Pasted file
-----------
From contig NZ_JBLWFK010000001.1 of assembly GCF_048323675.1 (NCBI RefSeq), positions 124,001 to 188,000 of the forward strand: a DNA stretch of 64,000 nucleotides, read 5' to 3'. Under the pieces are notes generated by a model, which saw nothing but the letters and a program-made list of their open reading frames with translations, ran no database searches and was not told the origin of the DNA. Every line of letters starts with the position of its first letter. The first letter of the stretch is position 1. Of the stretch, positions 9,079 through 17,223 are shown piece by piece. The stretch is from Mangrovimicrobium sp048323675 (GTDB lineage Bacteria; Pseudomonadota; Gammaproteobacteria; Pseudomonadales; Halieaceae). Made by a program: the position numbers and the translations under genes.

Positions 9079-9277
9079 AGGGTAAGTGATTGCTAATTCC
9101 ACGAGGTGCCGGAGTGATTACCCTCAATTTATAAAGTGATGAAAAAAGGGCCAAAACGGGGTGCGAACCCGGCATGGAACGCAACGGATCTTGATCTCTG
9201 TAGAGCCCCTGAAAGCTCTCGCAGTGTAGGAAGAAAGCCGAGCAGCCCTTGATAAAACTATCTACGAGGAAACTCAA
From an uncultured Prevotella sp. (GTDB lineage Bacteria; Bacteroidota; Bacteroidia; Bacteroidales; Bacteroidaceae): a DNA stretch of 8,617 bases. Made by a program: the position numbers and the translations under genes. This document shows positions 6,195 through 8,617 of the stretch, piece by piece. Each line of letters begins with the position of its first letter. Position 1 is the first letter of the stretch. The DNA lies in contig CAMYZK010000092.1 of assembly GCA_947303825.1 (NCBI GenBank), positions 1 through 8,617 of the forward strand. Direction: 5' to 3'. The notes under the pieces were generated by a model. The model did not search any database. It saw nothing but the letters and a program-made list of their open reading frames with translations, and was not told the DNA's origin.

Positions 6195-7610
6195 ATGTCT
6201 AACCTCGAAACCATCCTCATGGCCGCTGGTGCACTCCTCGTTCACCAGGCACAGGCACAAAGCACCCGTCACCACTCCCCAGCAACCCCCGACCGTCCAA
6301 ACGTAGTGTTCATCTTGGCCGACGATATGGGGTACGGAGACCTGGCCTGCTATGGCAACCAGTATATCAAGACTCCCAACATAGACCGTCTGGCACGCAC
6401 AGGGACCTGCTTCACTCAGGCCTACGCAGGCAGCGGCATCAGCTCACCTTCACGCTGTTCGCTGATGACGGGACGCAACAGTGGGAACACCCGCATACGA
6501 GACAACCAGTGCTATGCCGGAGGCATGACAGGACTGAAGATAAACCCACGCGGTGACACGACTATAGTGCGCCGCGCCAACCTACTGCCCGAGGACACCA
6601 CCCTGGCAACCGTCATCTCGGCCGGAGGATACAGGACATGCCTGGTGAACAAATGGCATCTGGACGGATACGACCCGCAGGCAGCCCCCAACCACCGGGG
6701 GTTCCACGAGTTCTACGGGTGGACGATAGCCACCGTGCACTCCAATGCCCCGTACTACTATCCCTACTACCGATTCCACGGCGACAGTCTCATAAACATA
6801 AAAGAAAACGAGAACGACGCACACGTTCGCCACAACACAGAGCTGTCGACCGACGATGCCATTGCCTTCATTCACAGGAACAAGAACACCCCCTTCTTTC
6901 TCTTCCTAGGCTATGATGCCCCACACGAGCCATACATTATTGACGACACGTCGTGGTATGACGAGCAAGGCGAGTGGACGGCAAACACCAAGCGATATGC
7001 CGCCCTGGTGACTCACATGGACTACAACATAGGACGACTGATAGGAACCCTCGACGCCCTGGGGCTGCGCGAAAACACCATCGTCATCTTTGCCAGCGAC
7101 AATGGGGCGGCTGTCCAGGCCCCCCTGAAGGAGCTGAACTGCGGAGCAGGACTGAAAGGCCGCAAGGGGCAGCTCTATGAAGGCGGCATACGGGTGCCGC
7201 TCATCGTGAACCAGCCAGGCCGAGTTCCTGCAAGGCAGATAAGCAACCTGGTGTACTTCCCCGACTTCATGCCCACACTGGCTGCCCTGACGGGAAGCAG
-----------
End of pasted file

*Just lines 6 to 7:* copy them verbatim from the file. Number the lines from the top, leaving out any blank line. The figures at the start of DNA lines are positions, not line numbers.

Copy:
From an uncultured Prevotella sp. (GTDB lineage Bacteria; Bacteroidota; Bacteroidia; Bacteroidales; Bacteroidaceae): a DNA stretch of 8,617 bases. Made by a program: the position numbers and the translations under genes. This document shows positions 6,195 through 8,617 of the stretch, piece by piece. Each line of letters begins with the position of its first letter. Position 1 is the first letter of the stretch. The DNA lies in contig CAMYZK010000092.1 of assembly GCA_947303825.1 (NCBI GenBank), positions 1 through 8,617 of the forward strand. Direction: 5' to 3'. The notes under the pieces were generated by a model. The model did not search any database. It saw nothing but the letters and a program-made list of their open reading frames with translations, and was not told the DNA's origin.

Positions 6195-7610